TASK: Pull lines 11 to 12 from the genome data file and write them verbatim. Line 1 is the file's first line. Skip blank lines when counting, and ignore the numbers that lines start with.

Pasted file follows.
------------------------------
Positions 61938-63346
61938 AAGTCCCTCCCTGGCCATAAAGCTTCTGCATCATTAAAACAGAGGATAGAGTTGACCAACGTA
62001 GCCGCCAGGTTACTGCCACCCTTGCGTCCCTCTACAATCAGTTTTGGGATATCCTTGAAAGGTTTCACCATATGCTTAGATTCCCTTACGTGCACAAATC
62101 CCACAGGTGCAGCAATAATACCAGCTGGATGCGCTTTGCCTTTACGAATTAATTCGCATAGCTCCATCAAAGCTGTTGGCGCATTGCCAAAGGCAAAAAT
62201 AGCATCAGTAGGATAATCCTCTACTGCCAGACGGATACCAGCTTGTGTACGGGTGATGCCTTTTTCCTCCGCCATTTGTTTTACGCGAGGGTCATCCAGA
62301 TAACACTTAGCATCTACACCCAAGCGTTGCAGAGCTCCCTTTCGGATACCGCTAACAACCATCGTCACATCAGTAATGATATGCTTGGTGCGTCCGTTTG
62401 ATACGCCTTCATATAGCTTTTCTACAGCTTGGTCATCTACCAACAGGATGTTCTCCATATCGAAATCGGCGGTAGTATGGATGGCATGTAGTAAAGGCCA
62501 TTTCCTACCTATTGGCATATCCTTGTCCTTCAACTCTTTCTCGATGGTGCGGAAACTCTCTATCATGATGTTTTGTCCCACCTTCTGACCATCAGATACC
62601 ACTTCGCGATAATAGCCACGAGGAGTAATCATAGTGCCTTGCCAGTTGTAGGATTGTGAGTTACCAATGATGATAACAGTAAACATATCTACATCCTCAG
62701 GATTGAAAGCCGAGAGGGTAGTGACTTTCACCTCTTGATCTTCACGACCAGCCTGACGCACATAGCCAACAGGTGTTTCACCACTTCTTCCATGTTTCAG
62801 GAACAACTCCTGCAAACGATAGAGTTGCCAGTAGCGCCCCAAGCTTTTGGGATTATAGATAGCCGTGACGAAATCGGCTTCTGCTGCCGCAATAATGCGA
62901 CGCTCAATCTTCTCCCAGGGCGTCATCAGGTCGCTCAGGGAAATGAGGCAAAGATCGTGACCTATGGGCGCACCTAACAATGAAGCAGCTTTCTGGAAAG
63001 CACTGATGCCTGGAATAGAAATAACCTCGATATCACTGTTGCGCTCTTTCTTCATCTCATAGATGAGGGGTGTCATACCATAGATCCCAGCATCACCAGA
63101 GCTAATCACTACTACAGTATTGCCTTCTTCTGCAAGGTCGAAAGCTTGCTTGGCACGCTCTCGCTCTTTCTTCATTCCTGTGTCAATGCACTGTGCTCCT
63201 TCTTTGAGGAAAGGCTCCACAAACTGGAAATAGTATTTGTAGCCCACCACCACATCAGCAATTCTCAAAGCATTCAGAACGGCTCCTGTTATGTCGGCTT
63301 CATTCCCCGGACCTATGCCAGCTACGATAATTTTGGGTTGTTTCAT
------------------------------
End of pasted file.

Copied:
62801 GAACAACTCCTGCAAACGATAGAGTTGCCAGTAGCGCCCCAAGCTTTTGGGATTATAGATAGCCGTGACGAAATCGGCTTCTGCTGCCGCAATAATGCGA
62901 CGCTCAATCTTCTCCCAGGGCGTCATCAGGTCGCTCAGGGAAATGAGGCAAAGATCGTGACCTATGGGCGCACCTAACAATGAAGCAGCTTTCTGGAAAG